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Cast: Sibiraj, Remya Nambeesan, Varalaxmi Sarathkumar
Director: Pradeep Krishnamoorthy

After dabbling with a villain role, a horror-comedy and another comedy film, Sibiraj is back in a serious thriller after his Naaigal Jaakirathai days with Sathya, a remake of the Telugu hit Kshanam. What works for Sathya is the fact that they haven’t reworked the script in order to ‘suit the local sensibilities’, something a lot of remakes do which only leads to the original essence getting lost in translation. Sibi’s debut film Student Number 1, incidentally, is a classic example of this.

Sathya is about an NRI techie who gets a call from Swetha (Remya Nambeesan), his ex-girlfriend, saying that her daughter Riya has been kidnapped forcing Sathya (Sibi) to return to India, only to be confused by all the uncertainty that clouds the case. As the story is told from Sathya’s perspective, the audience too is mired in doubts as each sequence progresses and there is no dearth of twists and turns in this thriller.

Sibi looks his best with dense facial hair, and the tall actor pulls off the swag of an NRI thanks to his costumes, which include a collection of jackets and a dog tag. There is enough scope in the film for him to showcase his acting talents, and the actor aces the role by infusing his performance with subtlety. Remya scores as a helpless vulnerable mother and her romance portions with Sibi in the flashback sequences are delightful, too. Varu pulls off her role neatly, as does the rest of the cast; Yogi Babu, especially, who shines with his witty one-liners. In one particular sequence, he looks at Sibi and says, “nadikathey da” to which Sibi replies, “ennaku athu varathu.” Yogi retorts with a stone face “adhan oorukey theriyume“. The film is laced with many such one-liners, courtesy Anandraj and Satish, which intermittently evoke smiles in an otherwise serious film. It’s also refreshing to see Sathish used as an actor, for once, instead of just comic relief.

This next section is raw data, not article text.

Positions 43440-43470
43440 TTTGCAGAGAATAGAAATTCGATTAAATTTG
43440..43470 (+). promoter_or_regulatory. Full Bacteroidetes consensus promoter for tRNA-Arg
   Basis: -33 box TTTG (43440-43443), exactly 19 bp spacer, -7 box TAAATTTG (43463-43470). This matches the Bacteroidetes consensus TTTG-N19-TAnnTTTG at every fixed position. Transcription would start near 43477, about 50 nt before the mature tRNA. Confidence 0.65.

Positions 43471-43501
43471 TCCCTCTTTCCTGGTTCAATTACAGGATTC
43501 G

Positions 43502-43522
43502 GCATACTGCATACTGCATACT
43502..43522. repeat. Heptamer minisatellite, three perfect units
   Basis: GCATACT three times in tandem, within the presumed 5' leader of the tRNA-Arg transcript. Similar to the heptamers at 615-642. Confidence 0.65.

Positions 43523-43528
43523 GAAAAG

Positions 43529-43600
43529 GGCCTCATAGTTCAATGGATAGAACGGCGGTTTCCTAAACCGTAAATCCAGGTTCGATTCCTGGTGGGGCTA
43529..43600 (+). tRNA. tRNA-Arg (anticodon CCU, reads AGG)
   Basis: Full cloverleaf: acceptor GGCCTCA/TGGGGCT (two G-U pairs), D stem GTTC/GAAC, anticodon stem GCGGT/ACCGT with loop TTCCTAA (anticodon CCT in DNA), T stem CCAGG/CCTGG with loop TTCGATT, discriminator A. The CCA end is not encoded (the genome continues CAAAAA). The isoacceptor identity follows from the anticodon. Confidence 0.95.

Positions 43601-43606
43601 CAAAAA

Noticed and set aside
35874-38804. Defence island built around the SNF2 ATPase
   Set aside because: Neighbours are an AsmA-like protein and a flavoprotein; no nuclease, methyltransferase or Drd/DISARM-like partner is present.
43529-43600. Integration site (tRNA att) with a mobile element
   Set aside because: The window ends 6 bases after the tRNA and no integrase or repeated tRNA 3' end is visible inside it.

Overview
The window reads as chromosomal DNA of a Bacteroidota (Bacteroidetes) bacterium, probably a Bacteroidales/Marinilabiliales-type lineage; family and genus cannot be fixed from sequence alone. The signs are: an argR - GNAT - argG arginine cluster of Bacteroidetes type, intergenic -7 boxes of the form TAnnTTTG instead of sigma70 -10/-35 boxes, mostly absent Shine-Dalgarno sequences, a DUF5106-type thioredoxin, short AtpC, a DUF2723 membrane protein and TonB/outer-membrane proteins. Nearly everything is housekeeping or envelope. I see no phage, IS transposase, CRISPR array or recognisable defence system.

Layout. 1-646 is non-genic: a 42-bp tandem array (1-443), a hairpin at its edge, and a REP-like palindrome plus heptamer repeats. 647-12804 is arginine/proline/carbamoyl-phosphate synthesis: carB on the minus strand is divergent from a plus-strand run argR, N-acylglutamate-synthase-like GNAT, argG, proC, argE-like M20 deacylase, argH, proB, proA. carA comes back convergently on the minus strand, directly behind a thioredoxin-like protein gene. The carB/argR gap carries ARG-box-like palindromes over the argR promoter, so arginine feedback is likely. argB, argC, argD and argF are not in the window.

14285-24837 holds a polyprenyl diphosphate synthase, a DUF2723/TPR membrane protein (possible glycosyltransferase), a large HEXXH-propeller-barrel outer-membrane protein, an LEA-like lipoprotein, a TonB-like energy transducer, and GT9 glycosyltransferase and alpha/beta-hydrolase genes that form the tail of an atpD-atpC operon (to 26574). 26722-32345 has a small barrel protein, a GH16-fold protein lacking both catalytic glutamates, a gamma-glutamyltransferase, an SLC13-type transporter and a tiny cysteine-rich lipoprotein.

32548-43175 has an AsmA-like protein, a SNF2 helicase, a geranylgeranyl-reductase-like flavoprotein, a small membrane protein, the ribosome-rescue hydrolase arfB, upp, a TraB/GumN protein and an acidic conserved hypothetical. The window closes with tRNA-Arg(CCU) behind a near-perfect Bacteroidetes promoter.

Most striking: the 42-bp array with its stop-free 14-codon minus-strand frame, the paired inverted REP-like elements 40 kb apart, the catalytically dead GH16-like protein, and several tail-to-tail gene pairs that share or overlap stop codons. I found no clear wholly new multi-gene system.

Director Pradeep Krishnamoorthy of Saithan fame has done the film a favour by sticking to the original script to the T. Though he has made a few minor changes to suit Sibi, be it the romance portions or the other flashback sequences, they rarely disrupt the flow of the story. The risky move of going with a not-so-familiar composer, Simon K King, has paid off well. The Yavvana single became a chart-buster when the album released, but my pick would be the fast-paced Sangu, which helps with the racy screenplay during the climax. It also adds just the right touch of heroism, which is otherwise, thankfully, kept to a bare minimum in the film. Simon has done a splendid job with the background score, too.

Pradeep has also chosen his cast wisely, and all his choices work for the most part. The reason I add that qualifier is because, the lack of importance given to one of the characters played by a popular actor throughout the film, made it pretty obvious that that character would have more to do than meets the eye by the end. The final reveal is just one too many, and isn’t completely convincing. However, Sathya is still an intelligently made thriller which will surely provide a much-needed break for Sibi, making it one of his best, if not, the best film in his career.

My rating: 3/5


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